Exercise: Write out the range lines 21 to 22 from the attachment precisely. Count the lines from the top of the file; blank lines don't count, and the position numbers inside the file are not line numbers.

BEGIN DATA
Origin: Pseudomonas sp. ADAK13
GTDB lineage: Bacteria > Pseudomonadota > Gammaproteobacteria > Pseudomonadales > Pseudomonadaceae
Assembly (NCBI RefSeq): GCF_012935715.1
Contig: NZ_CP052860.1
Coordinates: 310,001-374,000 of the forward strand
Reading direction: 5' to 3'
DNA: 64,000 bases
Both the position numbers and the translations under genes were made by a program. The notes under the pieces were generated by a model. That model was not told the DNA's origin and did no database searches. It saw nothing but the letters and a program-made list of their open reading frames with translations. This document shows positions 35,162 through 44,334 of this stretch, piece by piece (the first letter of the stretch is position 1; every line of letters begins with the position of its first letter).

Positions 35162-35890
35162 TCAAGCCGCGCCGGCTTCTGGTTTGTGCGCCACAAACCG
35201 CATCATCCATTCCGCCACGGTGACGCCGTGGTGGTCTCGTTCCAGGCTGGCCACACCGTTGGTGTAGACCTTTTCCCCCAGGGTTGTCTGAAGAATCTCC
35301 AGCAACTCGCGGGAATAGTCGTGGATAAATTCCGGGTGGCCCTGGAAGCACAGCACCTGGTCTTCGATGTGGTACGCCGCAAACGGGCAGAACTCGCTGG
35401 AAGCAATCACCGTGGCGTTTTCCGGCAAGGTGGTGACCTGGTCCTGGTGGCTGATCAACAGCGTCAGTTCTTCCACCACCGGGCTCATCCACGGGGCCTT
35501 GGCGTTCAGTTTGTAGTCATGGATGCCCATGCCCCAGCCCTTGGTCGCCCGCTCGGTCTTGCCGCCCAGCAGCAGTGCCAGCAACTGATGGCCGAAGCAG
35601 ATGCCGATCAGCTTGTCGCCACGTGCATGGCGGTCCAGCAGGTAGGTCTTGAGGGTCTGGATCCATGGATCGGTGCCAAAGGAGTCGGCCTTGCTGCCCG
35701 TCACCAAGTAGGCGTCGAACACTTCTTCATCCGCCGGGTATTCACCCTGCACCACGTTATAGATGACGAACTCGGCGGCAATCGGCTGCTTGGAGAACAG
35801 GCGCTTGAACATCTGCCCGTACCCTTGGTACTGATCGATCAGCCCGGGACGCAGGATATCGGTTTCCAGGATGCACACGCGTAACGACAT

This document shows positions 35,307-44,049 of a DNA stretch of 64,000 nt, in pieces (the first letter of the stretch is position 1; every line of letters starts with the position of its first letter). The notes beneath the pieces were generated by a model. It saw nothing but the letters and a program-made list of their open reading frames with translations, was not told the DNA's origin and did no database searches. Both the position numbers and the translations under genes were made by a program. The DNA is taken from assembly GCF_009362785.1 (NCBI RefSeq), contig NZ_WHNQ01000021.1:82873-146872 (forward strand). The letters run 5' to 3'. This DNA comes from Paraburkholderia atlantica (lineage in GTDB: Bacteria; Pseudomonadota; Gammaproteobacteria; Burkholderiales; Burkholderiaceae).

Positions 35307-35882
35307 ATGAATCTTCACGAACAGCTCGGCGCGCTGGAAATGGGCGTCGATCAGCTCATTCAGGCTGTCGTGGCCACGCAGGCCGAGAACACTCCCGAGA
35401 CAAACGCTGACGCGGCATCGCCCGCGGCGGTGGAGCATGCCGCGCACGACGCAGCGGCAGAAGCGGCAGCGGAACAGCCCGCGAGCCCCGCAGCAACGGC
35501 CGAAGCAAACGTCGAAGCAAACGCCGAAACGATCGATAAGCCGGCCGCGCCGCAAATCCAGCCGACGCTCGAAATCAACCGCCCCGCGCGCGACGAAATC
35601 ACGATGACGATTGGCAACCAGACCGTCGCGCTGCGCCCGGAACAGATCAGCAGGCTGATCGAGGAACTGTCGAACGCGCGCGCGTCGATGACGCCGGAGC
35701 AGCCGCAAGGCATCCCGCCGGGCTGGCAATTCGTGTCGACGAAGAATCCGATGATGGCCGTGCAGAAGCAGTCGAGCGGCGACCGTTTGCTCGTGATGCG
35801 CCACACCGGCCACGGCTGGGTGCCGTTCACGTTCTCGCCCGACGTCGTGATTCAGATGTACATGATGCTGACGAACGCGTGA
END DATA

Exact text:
35401 CAAACGCTGACGCGGCATCGCCCGCGGCGGTGGAGCATGCCGCGCACGACGCAGCGGCAGAAGCGGCAGCGGAACAGCCCGCGAGCCCCGCAGCAACGGC
35501 CGAAGCAAACGTCGAAGCAAACGCCGAAACGATCGATAAGCCGGCCGCGCCGCAAATCCAGCCGACGCTCGAAATCAACCGCCCCGCGCGCGACGAAATC